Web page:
April 1, 1949 – May 27, 2011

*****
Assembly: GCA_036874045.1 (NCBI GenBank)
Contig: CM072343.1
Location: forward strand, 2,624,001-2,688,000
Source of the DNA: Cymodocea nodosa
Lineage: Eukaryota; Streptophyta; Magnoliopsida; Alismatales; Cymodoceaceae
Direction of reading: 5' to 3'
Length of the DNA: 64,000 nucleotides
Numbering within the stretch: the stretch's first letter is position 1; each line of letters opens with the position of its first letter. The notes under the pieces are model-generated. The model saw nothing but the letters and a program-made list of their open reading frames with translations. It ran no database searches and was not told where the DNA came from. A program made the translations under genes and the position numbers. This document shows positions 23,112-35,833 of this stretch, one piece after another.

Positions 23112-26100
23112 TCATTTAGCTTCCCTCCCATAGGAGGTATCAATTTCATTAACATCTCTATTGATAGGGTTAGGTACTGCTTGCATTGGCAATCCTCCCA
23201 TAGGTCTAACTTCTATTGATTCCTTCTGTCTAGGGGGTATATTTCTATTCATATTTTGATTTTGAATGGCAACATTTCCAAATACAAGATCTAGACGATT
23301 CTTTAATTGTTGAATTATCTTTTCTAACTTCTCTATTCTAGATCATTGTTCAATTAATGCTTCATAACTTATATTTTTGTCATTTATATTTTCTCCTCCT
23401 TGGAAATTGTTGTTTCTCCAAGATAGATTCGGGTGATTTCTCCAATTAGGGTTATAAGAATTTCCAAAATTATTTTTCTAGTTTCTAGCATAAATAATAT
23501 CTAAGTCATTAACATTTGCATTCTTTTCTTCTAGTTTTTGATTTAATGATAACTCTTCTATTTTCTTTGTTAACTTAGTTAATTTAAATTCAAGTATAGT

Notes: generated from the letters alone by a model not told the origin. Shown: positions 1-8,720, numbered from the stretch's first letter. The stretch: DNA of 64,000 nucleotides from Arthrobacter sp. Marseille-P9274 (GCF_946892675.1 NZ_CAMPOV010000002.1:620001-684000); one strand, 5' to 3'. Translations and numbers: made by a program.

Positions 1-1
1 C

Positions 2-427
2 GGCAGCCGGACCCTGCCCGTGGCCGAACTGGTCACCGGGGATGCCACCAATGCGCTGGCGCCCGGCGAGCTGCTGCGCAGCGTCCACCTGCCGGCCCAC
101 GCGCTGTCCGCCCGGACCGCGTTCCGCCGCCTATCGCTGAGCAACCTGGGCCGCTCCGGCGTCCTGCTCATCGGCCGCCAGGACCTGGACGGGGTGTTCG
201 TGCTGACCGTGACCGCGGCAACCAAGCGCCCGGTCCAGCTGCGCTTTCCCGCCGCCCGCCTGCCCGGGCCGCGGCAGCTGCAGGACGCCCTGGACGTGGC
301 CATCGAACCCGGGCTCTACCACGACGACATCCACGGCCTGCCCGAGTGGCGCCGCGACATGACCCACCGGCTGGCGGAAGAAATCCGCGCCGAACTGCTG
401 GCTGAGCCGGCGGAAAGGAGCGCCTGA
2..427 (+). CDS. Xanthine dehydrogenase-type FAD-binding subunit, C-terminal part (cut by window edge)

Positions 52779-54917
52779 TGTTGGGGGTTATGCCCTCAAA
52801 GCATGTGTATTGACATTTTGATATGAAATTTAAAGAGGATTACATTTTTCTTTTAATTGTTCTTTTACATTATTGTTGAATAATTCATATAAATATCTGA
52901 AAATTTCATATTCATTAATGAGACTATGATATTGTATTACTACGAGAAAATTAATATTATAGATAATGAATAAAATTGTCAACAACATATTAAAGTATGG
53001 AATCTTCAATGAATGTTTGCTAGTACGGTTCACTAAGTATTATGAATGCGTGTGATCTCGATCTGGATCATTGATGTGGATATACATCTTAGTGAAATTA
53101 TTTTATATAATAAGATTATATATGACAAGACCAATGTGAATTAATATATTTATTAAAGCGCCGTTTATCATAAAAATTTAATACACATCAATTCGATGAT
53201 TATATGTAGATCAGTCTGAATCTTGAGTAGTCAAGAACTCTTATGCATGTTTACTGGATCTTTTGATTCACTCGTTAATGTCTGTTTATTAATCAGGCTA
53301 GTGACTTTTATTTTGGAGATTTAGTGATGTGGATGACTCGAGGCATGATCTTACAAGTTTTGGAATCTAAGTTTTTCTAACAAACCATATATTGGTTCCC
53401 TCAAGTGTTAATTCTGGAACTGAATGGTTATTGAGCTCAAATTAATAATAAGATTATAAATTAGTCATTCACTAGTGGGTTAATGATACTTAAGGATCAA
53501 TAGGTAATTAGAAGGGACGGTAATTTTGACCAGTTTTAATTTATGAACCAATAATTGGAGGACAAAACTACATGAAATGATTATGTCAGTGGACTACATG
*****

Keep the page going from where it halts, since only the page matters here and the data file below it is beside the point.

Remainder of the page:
Gil Scott-Heron was an American poet, musician, and author who has been called the “Godfather of Rap” due to the social and political commentary of his work as well as the vocal delivery with which he presented his songs. Had there been such a word during the early ’70s, his spoken word over a jazz backdrop would have been called “rap.” These early recordings were the foundation on which rap, hip-hop, and neo-soul were built. In 1970, he released a song/poem entitled “The Revolution Will Not Be Televised” which many consider the exact moment at which hip-hop was born even though we wouldn’t know it for at least another 10 years. Throughout the late ’70s and ’80s, Scott-Heron lent his voice to political and social causes like the 1979 No Nukes Concert and 1985′s Artists United Against Apartheid’s Sun City benefit album. Scott-Heron spent a good part of the 2000s in jail due to various drug related charges, but in 2010, his career experienced a renaissance when he was signed to hip independent label, XL Recordings, home to such artists as Adele, the XX, Vampire Weekend, and Sigur Ros. His label debut, I’m New Here, which was his first album in 16 years, turned him on to a whole new generation of both hip-hop fans and hipsters alike. On May 27, 2011, it was announced that Gil Scott-Heron, age 62, passed away in a New York City hospital earlier that day. Cause of death was not immediately released.